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This dataset contains the library call lists obtained from programs implemented by using libiec61850. Call lists are marked either as benign, or according to the name of the attack.

Instructions: 

 

 

Each file is a sequential list of library calls, separated by a newline. No special attention is required in processing the files.

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This dataset details the state machine based experiments of PowerWatch.

Instructions: 

PowerWatch Experiment Summaries

 

This dataset summarizes the experiments done for the PowerWatch paper. The accompanying code will be

shared after the paper is published.

 

There are 2 files:

    * expres.csv: Each entry in this file represents the summary with respect to a unique state machine, represented by

        the field "state_machine_id".

    * runres.csv: For each state machine, a total of 45 runs are conducted, each individual runs are represented by

        an entry.

 

The fields in "expres.csv" are explained as follows.

    * state_machine_id: A number uniquely identifies an experiment. The ID was also used as a random seed.

        The naming here is, unfortunately, confusing.

    * bucket_size: Chosen bucket size.

    * window_size: Chosen window size.

 

    Next 12 fields represent the "complexity" of the machine with respect to call lists they emit.

    In each experiment, two machines were run: benign and malicious. The difference between those are that, in the

    malicious machine, there is one more state emitting an unique call list.

 

    * cumulative_call_size_benign: Sum of the number of call lists emitted by benign states.

    * mean_call_size_benign: Mean of the call lists emitted by benign states.

    * variance_call_size_benign: Variance of the call lists emitted by benign states.

    * malicious_state_call_size: Number of calls emitted by the malicious state.

    * malicious_state_vocabulary_size: Number of different calls emitted by the malicious state.

    * cumulative_edit_distance_every_state: The edit distance between every state. Represents

        how the individual computing states vary from each other.

    * mean_edit_distance_every_state: Mean of the edit distance computed between every state.

    * variance_of_edit_distance_every_state: Variance of the edit distances computed between every state.

    * cumulative_edit_distance_good_bad: Total edit distance computed between every benign state and the malicious state.

    * mean_edit_distance_good_bad: Mean edit distance computed between every benign state and the maliicous state.

    * min_edit_distance_good_bad: Minimum of edit distances computed between every benign state and the maliicous state.

    * variance_edit_distance_good_bad: Variance of edit distances computed between every benign state and the maliicous state.

 

    * training_time: Total time required for training the machine learning model.

    * prediction_time: Total time required for prediction stage.

 

    * svm_accuracy: Accuracy of a SVM model taking inputs of maximum activity signal per run.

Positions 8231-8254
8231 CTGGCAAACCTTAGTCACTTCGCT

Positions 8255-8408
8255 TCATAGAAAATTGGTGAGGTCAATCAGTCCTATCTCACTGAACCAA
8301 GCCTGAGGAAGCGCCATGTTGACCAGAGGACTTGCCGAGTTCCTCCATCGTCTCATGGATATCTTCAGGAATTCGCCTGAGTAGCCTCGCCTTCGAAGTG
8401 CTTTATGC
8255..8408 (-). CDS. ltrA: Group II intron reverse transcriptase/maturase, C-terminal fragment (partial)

* svm_margin: Unused.

 

    * mean_benign_train_activity_index: Mean activity index, calculated on the training set.

    * mean_benign_test_activity_index: Mean activity index, calculated on the data obtained from the benign machine, but not

        used for training.

    * mean_malicious_activity_index: Mean activity index, calculated on the data obtained from the malicious machine.

 

 

Originally, a cascade of max-pooling and convolution mechanism were considered, but we later decided to use a single

convolution step after the prediction stage. The naming of the fields are made with respect to the initial algorithm,

and a little misleading, explained below where necessary:

    * state_machine_id: The ID of the associated experiment.

    * run_number: The number of the run.

    * malicious: If the run contained the malicious state.

    * trained_on: If the resulting data used in training.

 

    Remember that the first convolution yields the activity signal. Individual points in the activity signal are

    the activity index. Statistics about the activity signal is given in the following fields:

 

    * min_of_first_convolution: Minimum value of the first convolution. This is the minimum activity index in the activity signal.

    * max_of_first_convolution: Maximum value of the first convolution. This is the minimum activity index in the activity signal.

    * mean_of_first_convolution: Mean value of the first convolution. This is the minimum activity index in the activity signal.

    * variance_of_first_convolution: Variance value of the first convolution. This is the minimum activity index in the activity signal.

 

    * prediction_time: Time required to predict data generated in this run.

    * reduction_time: Time required during the convolution stage.

    * sp_accuracy: Accuracy of the predictor (predicting the next call).

    * sp_misclassification: 1 - sp_accuracy.

 

    * activity_index: This value was calculated WRT initial model, and completely useless in the final model. Disregard.

 

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Accurate short-term load forecasting (STLF) plays an increasingly important role in reliable and economical power system operations. This dataset contains The University of Texas at Dallas (UTD) campus load data with 13 buildings, together with 20 weather and calendar features. The dataset spans from 01/01/2014 to 12/31/2015 with an hourly resolution. The dataset is beneficial to various research such as STLF.